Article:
Large ISPs are taking different approaches to bringing broadband to low-income households. Consider recent news about Comcast and AT&T:
Comcast has a program called Internet Essentials that provides broadband to low-income households. Comcast delivers 10 Mbps download speeds to qualifying households for $10 per month. The program was created as a condition by the FCC for the purchase of NBC Universal in 2011. For a long time the program was very low key and the company barely advertised it to customers. But over the years the company added 600,000 to the program.
Now that the FCC has created a federal Lifeline subsidy for broadband the company has become more vigorous in seeking customers and reported recently that it now has over 3 million customers in the program. The qualifying requirement for Internet Essentials has been to have at least one child in a household eligible for free or reduced price lunches. But recently Comcast has allowed households without children to apply for the program.
AT&T was also required to provide low-cost broadband as the result of its purchase of DirecTV. AT&T uses a different requirement for eligibility and will provide assistance to customers who take part in the SNAP (food stamp) program. Since there are about 21 million households in the country in the SNAP program there are a lot of eligible households in the AT&T footprint.
The FCC conditions from the DirecTV merger required that AT&T would provide broadband at different prices according to the technology they have available in different neighborhoods. The program has several tiers: 10 Mbps download for $10 per month, 5 Mbps download for $10 per month and 3 Mbps download for $5 per month. The company is supposed to provide the fastest of these speeds available in a given area.
But AT&T is now in hot water at the FCC because they are denying the program to a lot of households by using the argument that they have many neighborhoods where they can’t deliver the 3 Mbps speed required for the lowest tier. In such neighborhoods they are not offering the program.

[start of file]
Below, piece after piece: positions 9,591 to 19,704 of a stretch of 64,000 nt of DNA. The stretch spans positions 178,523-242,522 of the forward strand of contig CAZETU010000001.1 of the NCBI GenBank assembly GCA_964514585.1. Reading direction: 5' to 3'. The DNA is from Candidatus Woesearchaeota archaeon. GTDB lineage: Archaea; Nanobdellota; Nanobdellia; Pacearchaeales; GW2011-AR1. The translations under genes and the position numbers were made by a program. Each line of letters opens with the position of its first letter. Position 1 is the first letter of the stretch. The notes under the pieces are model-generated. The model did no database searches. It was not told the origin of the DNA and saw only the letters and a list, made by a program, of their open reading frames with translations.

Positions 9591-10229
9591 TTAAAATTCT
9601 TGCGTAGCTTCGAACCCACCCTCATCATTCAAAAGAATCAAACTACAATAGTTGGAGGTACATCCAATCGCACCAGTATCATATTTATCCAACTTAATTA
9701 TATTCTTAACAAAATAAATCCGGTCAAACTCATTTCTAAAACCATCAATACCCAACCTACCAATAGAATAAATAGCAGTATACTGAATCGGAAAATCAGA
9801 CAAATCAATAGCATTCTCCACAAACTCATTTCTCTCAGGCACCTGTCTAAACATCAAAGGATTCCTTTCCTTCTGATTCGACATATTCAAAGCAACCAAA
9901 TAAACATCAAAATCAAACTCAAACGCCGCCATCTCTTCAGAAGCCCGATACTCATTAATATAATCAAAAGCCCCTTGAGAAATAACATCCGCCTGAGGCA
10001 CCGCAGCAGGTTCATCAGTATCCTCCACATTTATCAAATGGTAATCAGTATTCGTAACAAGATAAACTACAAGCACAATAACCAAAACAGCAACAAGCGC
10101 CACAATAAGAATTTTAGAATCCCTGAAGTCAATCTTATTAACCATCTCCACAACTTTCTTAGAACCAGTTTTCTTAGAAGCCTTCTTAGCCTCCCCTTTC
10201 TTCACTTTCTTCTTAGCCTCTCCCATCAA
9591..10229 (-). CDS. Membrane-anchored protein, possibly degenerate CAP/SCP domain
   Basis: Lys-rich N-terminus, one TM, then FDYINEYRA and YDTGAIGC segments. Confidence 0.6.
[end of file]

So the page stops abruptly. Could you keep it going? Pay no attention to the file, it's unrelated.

Ironically, in neighborhoods where the fastest speed is 1.5 Mbps they will still sell that broadband for more than $50 per month, but they won’t offer the same product for the reduced price. AT&T is basing the refusal to offer low-income prices on language in the merger agreement that said they would only have to offer subsidized broadband ‘where technically feasible’ – and they are arguing that they are technically unable to deliver the lowest 3 Mbps speeds required by the program.
This is not an isolated problem. For example, the FCC’s broadband mapping system shows that 21% of the census blocks in Detroit can’t get broadband speeds greater than 1.5 Mbps. These large swaths of old and slow DSL are a result of the company’s decision over the years to not invest in faster DSL in poor neighborhoods.
It’s easy to think of very slow broadband as a rural issue. But the FCC’s records make it clear that there are a lot of neighborhoods in urban areas that have been bypassed by ISPs. These are families that connect with old first generation DSL equipment and who live in homes or apartments that are not connected to the cable TV networks.
For many years Comcast fought against the agreement they had made with the FCC to offer low-income broadband. It’s good to see them finally embrace the plan, and I’m sure that has a lot to do with the federal Lifeline program that will provide $9.25 per month to Comcast for every qualifying customer. Added to what they are getting from customers the product should be profitable. This would be even better if the company would offer real broadband at 25 Mbps for the same low price.
It’s hard to understand why AT&T is weaseling out of their obligation. One would think that this program would generate a lot of revenue from copper that has been paid for generations ago. It can’t cost the company very much to provide a broadband connection at any of the speeds they offer in these neighborhoods, particularly those with the 1.5 Mbps speeds. AT&T freely agreed to offer low-income broadband when they bought DirecTV and it’s hard to think of a valid reason for them to renege. The only reason I can think of for their position is that perhaps they have plans to start tearing down copper in these neighborhoods and don’t want a lot of customers using the networks.